ARCHIVED  June 1, 1997

Weld captures increasing share of new-home market

Is the home-building frenzy shifting from Larimer into Weld County?

And if so, is it a result – at least in part – of Fort Collins’ new City Structure Plan and Land-Use Codes?

“To say there is a shift implies a loss, and I’m not sure that Larimer has had a loss,´ said Monica Daniels-Mika, director of Weld County Department of Planning Services.

Tom Vosburg, policy analyst for Community Planning and Environmental Services for the city of Fort Collins, concurs.

“People tell us the market is softening, but we issued a record number of building permits last year, and it’s been strong this year,” he said. “We’re swamped, in terms of processing applications.”

He concedes that there are some Larimer County builders actively pursuing development projects in Weld County, but “we were seeing (Larimer) builders in Weld before the City Plan was anywhere near complete.”

Fort Collins’ City Structure Plan was adopted in February and the Principals and Policies for Land Use in March. Both employ many elements of what has been termed “New Urbanism,” which includes higher-density houses, less-visible garages and proximity to transit systems and commercial districts.

Vosburg calls the comprehensive plan “futuristic” and says it represents Fort Collins’ philosophy and commitment to a compact urban form. The City Plan relies heavily on mixed use – residential, commercial and transit laid out in such a way as to provide diversity in housing choices while conserving resources.

Density, however, is one of the more controversial points of the plan and one that has some observers wondering if it will encourage even more Larimer builders to cross over into Weld County, where large lots are still commonplace.

Fort Collins’ new codes call for five units per acre – the previous plan called for three. The Home Builders Association of Northern Colorado, however, would prefer no more than four.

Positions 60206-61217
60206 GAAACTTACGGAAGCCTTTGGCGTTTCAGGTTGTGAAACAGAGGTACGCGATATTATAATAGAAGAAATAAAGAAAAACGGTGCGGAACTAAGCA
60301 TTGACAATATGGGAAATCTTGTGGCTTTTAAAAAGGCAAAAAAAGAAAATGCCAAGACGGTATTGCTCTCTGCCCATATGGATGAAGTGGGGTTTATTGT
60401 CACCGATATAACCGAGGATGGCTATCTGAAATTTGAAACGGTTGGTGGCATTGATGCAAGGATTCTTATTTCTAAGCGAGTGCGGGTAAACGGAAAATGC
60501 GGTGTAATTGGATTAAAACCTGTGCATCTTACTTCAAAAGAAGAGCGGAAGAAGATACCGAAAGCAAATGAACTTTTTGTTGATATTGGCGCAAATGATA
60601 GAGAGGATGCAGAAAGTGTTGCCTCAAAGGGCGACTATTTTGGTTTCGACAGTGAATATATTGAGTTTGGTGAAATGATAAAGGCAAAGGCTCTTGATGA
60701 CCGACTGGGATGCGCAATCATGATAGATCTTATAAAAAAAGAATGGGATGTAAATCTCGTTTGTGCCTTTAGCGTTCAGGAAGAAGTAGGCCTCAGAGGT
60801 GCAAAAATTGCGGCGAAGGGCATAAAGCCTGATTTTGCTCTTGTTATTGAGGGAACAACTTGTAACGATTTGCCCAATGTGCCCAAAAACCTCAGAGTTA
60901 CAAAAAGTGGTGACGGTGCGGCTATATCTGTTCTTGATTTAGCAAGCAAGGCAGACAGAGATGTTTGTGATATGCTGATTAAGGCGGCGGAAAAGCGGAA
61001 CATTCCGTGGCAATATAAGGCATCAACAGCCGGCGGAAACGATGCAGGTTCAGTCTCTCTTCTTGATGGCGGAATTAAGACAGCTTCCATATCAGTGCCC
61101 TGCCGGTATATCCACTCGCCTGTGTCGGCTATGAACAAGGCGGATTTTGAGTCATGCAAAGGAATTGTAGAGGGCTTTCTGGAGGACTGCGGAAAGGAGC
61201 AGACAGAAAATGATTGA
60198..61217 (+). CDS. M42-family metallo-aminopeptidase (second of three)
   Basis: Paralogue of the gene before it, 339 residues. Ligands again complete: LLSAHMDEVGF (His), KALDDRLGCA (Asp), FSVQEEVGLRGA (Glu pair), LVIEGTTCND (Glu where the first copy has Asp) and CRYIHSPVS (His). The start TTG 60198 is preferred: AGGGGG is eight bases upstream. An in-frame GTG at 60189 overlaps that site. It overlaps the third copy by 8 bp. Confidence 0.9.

Another building code specifies how much of the garage can be positioned in front of a house. Vosburg noted that alleys, which had been prohibited in the previous plan, are now allowable to enable access to rear-entry garages. He also noted that the city will have architectural drawings available to builders to show how the new codes can be implemented.

Vosburg said Larimer builders who are looking for opportunities in Weld County are doing so because building opportunities for small builders are becoming difficult to find in Larimer County.

“The big thing is, we’re running out of small infill parcels. The large parcels on the edge (of the city) are already under control. We’re already hearing from builders that there are not a lot of opportunities that are easy to develop for the small-time guy. The large tracts really are best-developed by the builder who can do a big master plan. Those folks are not phased by five units per acre.

“Some large parcels are under contract with the specific contingency that it’s only good if the plan is adopted and in effect; otherwise, the deal is off,” Vosburg said.

He does concede, however, that “there is a small vocal group in this area upset with the land-use plan.”

That group is the Home Builders Association.

“We have been talking to them about the code and identifying their concerns,” Vosburg said.

The group has a list of 10 concerns they would like addressed, said Dotti Weber, executive officer of the Home Builders Association. “We are working with them to give them solutions to the problems.”

In addition to density and garage frontage, the home builders do not like the contiguity requirement, which means a new development must be adjacent to an area already developed.

“Some areas are difficult to tie into something else,” she said.

In Northern Colorado, she added, “We don’t have a lot of the large corporate builders. We have builders who live, work and play where they build their houses. They’re going to do everything they can to make Fort Collins’ City Plan work, because this is where they work. Quite frankly, most builders are family-owned companies.”